For adrenaline seekers: rappelling, slack-lining and zip-lining inside a large semi-open cave.
This cenote is a large dome, 65m in diameter and 10m deep. You can access the cenote pool by ladder, a tunnel or via rappel. It has a number of stalactites and some bats fly high above you, under the ceiling (they will not bother you). To me it feels a bit like a large barn, hence it is not my favourite cenote but then, I don’t rappel. If I did, I am sure I would have loved it here.
This natural sinkhole is set in a jungle garden, well maintained. Part of the jungle is used as an organic garden. Where the ceiling of the dome collapsed, the wooden staircase has been built. The staircase itself is pretty impressive. It coils down 26m like a snail, in the middle of the cavern dome. It brings light into the cave and the sun’s rays change during the day, depending on its position. A separate hole in the ceiling is for rappelling. Lifeguards attend to all the stations, such as rappelling, slack-lining, etc. Your personal guide spends time with you while you are moving from place to place.
Tours are run here by AllTournative company, hence the cenote's full name is Cenote Maya Native Park. Tourists come here when they reserve with this travel agency. They can choose a basic or a full package. We were offered the same when we arrived here with my husband Rhod in July 2018, without pre-booking. The basic package was for a swim and lunch at 39USD, the complete package with all the sport activities (rappelling, zip-lining, slack-lining), and lunch, coffee and drinks was 49USD. We negotiated at the ticket office, as we wanted the package for local residents. In the end we succeeded; our ticket was for the basic package (swim and lunch) at 400 pesos per person. We were given a guide for the entire stay.
We have been to many cenotes before and we were very happy with just a dip and lunch. I must say, though, that many visitors did use all the activities. I list them here, for clarity:
Rappelling is a descent down a vertical surface by using a doubled rope coiled around the body. In this cenote it is 26m deep. The access to the rappelling platform is from outside, just past the souvenir shop and the café. Lifeguards wait for you inside, where you land.
Zip-lining is travelling from the top to the bottom of an inclined cable by holding on to a freely moving pulley. At cenote Maya probably the more suitable word is a Tarzan vine. You hold on to the pulley and drop yourself into the waters at some point. A lifeguard will help you. There is a wooden bridge leading to both zip-lining and slack-lining.
Slack-lining is walking along a suspended rope tensioned between two anchors. It is similar to tightrope walking.
There were also wooden jumping towers (the tallest one looked about 6m high) and you can also snorkel and scuba dive (with a guide only and you have to be a certified diver).
We were assigned a personal guide, Miguel, who directed us first to the changing rooms where we received a towel. We would have preferred to be by ourselves but that is how things are done here. After a swim in the cenote he took us to the restaurant for a buffet lunch and then to a little café. If you opt for a full package, you will get margaritas here as well. We had a chat over our coffee, about his life in the nearby village of Chechmil, where he lives with his wife and two young children. I was trying to learn a few new words in the Maya language, I always welcome such an opportunity. It is also interesting to hear about countryside life. Men go to work, while the women stay at home with the children; that is still a stereotype lifestyle here.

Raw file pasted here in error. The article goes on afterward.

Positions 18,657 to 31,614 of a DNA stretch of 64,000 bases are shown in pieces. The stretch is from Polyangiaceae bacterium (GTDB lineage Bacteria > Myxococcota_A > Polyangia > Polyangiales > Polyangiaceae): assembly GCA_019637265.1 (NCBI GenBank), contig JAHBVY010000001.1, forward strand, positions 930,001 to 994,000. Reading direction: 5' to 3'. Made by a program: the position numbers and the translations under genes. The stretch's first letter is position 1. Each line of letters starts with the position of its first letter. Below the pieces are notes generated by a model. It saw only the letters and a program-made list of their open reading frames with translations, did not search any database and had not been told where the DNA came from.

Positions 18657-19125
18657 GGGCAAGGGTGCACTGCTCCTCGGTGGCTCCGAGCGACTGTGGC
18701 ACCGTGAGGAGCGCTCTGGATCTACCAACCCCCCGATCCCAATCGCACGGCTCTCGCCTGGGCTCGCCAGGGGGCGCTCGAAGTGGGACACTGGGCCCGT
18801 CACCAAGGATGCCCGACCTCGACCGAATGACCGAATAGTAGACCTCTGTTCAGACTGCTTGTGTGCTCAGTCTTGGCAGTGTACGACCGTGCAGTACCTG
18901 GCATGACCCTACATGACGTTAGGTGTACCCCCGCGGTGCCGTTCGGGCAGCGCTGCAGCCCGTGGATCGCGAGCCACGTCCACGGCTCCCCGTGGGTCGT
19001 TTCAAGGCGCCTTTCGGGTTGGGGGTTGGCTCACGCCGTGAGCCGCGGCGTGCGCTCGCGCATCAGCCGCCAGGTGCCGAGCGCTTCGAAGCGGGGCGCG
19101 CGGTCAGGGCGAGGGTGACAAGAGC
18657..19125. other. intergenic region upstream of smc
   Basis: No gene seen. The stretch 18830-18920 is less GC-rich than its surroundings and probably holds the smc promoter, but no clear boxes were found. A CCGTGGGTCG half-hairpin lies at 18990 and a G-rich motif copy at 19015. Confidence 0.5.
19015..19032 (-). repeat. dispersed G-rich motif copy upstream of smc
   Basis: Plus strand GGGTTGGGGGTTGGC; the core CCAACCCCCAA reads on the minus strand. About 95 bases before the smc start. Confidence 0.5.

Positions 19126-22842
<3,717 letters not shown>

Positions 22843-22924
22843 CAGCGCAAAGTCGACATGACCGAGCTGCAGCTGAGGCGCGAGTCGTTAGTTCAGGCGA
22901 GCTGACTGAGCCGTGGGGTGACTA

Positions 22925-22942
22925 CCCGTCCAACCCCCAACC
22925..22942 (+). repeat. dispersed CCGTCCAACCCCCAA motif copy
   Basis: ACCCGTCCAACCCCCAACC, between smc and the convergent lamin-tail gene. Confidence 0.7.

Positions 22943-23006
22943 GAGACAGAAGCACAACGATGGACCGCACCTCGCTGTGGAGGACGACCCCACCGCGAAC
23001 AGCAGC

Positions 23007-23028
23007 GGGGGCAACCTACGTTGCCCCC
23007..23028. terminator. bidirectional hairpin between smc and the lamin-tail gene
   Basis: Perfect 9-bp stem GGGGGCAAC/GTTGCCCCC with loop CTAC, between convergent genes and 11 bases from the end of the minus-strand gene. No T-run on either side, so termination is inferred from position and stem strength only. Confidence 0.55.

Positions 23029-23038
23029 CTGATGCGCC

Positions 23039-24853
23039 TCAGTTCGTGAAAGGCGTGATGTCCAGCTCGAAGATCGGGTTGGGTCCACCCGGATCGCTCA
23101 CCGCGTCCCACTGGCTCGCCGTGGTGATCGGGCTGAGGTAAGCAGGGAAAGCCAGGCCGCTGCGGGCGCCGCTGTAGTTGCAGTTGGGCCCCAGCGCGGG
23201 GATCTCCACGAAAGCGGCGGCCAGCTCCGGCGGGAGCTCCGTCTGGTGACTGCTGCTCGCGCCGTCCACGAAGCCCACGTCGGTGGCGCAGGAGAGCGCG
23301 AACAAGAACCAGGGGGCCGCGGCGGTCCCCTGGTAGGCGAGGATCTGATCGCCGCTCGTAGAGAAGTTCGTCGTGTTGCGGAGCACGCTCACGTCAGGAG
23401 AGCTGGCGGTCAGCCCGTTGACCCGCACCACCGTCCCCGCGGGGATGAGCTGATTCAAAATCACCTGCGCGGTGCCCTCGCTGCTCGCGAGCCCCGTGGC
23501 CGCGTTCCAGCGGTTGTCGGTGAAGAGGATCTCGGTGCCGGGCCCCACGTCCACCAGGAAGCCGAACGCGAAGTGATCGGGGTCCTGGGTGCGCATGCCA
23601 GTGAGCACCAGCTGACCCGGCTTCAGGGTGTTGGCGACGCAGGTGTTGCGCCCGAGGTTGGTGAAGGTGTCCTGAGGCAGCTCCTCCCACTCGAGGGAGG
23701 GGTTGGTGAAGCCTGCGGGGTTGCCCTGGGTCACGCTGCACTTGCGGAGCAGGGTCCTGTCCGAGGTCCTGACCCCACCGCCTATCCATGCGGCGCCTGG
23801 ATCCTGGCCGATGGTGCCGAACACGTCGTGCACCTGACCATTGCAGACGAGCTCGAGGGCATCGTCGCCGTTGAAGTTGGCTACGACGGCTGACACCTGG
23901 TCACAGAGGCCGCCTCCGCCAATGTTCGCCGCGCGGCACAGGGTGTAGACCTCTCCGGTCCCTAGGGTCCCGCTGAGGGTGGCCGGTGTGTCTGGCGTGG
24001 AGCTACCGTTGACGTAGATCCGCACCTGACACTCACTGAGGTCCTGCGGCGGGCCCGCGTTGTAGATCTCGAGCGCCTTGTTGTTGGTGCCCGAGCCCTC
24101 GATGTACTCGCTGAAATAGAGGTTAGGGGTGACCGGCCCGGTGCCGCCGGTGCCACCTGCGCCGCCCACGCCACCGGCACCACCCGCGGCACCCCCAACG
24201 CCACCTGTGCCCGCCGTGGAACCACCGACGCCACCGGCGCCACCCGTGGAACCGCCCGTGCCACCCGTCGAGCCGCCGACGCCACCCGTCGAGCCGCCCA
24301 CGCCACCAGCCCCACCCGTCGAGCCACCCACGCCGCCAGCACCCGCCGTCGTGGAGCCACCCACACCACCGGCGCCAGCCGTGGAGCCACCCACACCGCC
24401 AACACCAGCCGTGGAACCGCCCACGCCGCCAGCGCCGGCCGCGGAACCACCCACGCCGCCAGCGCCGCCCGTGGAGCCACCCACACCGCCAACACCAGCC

We walked with Miguel around the jungle park a little bit and we liked their garden, above all. The garden products are for their kitchen, not for sale elsewhere. This makes their restaurant self-sufficient and organic. The spectrum of vegetables and fruits was wide: melons, pineapples, papaya, lime, sweet orange, sour orange, henequén (used in the past for making sisal fibre), hibiscus (for making soft drinks, that they call jamaica in Yucatán) and maracuyá (passion fruit), also used for juice and often added to other fruit juices to enhance aroma.
For our buffet lunch we were offered red melon from the garden and a soft drink from tamarind fruit, also grown in the garden. For the main meal we had a choice of two chicken dishes, one of them with mole sauce (chocolate sauce with chili), and all the usual suspects, such as rice, beans, tortillas, tamales, tomatoes and chili sauces. In addition, there was an egg omelet with chaya (tree spinach) and a very crispy tortilla with chaya. For me it was the best tortilla I had in five years of living in Yucatán, perhaps because of its unusual crispness. Here in Mexico chaya is considered one of the healthiest plants, as it is a source of protein, vitamins, calcium and iron. It is a true antioxidant. But beware that raw chaya is toxic (it releases cyanide) so do cook it before consumption.
How to get there:
The cenote is located about 40 minutes from Valladolid, between the villages of Uspibil and Chechmil. When leaving Valladolid, drive on the old road 180 (not the toll road 180D), then cross the highway across the bridge to the village of Yalcobá (where there are many cenotes, for that matters, such as Palomita or Zazil Tunich). Take the first turning to the right, just before the entrance to Yalcobá village. This road will take you all the way to Cenote Maya.
If you are coming from Playa del Carmen, you will have to do the same zig-zag through the village of Sisbichén.